Monday, December 19, 2011

Stories From The Carolina Coast: Pirate's, Pothole's and Provost Dungeon's

Stede Bonnets Pirate Flag
Stories From The Carolina Coast: Pirate's, Pothole's and Provost Dungeon's:  

     Today I as I headed across the Breach (Breach Inlet to our guest), that narrow band of water that separates Sullivans Island from the Isle of Palms off the South Carolina coast. My mind began to wonder, as it has a habit to,  about the water I was crossing. Usually I look off in awe a the the green-blue sea as it pulled back from the coast at low tide, leaving behind it small islands in the mouth of the outlet and doubling the sandy bands of beach on the ocean side of both island. Gulls flew in to select their dinner in the shallows of the outgoing tide, While lines of surfscoter ducks float by on the water behind the breaking waves,  just outside the second sandbar. Potholes aside it's a pretty nice drive.
Stede Bonnet in Charleston
     Today though, my eyes and thoughts drifted to the other side of the bridge and to the small islands of sand  left by the retreating tide in the large estuary that fills the space between the mainland and the sister islands. Protected from the ocean and hidden from prying eyes, pirates often came to careen their ships. Careening is a process of removing barnacles form the hull of their ships to protect the hull and to increase the speed of a ship. A Vessel would be sailed onto a sandbar at high tide and left on its natural dry dock as the water reversed itself.  It would then be tipped from port to starboard as the parasitic mollusk's were scraped away.  It was here in 1718 that Stede Bonnet brought his ship the "Revenge" for repairs.
     Bonnet, known as the "Gentleman Pirate" was the son of a wealthy Barbados Planter and a retired army major, he's probably the only pirate to actually build his own ship, but he hated his aristocratic life, so off he went a pirating. While cruising the coast of Charles Towne, Capt. Bonnet met the infamous pirate Blackbeard, where he became a " Guest" of  the pirate captain. Together with a fleet of over 100 vessels, they blockaded the Port City, holding several politicians and prominent citizens for a ransom of medical supplies. Lucky to escape from Blackbeard's grasp Bonnet and crew sailed north to affect repairs before returning to the fray. While under repair he decide to forgo ancient maritime traditions that said its bad luck to rename a ship, as he changed it to the "Royal James". A choice he would soon regret.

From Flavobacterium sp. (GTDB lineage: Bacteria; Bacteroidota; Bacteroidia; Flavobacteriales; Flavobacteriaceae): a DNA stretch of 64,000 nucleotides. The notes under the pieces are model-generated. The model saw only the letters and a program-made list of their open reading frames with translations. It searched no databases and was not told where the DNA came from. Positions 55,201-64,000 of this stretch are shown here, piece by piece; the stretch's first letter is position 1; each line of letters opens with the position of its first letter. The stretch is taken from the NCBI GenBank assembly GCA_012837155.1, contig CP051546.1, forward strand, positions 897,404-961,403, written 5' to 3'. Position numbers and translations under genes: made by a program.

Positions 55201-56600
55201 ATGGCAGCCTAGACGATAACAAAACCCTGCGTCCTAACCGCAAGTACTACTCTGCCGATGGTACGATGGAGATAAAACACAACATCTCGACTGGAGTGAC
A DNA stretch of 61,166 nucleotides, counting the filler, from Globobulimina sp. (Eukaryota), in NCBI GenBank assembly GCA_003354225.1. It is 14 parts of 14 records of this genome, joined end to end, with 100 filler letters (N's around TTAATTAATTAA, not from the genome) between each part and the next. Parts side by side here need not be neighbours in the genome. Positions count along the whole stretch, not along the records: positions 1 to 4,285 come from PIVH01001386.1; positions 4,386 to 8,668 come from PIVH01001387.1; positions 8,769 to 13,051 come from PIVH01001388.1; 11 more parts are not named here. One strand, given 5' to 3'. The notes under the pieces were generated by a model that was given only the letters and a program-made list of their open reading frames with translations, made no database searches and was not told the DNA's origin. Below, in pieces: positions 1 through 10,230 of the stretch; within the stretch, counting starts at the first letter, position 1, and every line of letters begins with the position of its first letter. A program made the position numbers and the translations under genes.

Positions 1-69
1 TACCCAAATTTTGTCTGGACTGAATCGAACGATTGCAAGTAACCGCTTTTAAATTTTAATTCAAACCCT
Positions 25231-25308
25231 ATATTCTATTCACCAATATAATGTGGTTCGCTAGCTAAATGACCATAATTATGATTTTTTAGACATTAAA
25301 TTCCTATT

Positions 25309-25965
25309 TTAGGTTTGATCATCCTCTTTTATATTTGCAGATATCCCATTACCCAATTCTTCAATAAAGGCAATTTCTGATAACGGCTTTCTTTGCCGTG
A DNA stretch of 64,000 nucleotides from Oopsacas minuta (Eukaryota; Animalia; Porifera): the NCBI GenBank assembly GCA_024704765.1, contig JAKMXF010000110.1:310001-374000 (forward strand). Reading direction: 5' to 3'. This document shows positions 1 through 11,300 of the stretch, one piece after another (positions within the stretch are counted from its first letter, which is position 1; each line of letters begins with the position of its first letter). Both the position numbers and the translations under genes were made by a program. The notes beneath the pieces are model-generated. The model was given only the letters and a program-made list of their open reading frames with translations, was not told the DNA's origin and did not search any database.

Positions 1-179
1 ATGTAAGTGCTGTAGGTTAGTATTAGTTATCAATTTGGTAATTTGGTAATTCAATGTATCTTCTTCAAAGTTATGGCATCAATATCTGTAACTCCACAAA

The people in Charles Towne, soon sent out a force to take revenge for the embarrassing ordeal , while they didn't find Blackbeard they did locate Bonnet. After a battle at the mouth of Cape Fear inlet in North Carolina, he was captured and brought back to stand trial in Charles Towne. Once here he was thrown into the infamous provost dungeon located on East Bay Blvd. You can tour the building including  it's dungeon where Bonnet pondered the last days of his life, only now you can do it in the comfort of air conditioning. The dungeon then was a hot, overcrowded, festering hole in the ground, where prisoners were left to rot while they awaited their fates. After an unsuccessful escape attempt. Stede Bonnet was found guilty of piracy  and sentenced to death by hanging. On December 10,1718 his head was shaved and he was taken to White Point Gardens on what now is the Battery to the spot where the Bandstand now sits. Here his sentence was carried out.
      Sometimes if you get the chance to cross the breach as you clear the thoughts of the days events from your mind. Look westward as the last strands of daylight sink behind the scrub oaks that form the maritime forest. Think about Bonnet and the pirates like him that plied their trade on the oceans around my hometown. Maybe one day If your be lucky, and if the tide is right, and your quick enough, out of the corner of your eye you just might catch a glimpse of  a great ship hauled over on it's side. Sails furled, cannons pointing to the heavens, black flag flying from her stern, quietly waiting her master's return.  Until then I 'll keep looking,,,,,,, potholes willing.
Stede Bonnet at the Battery

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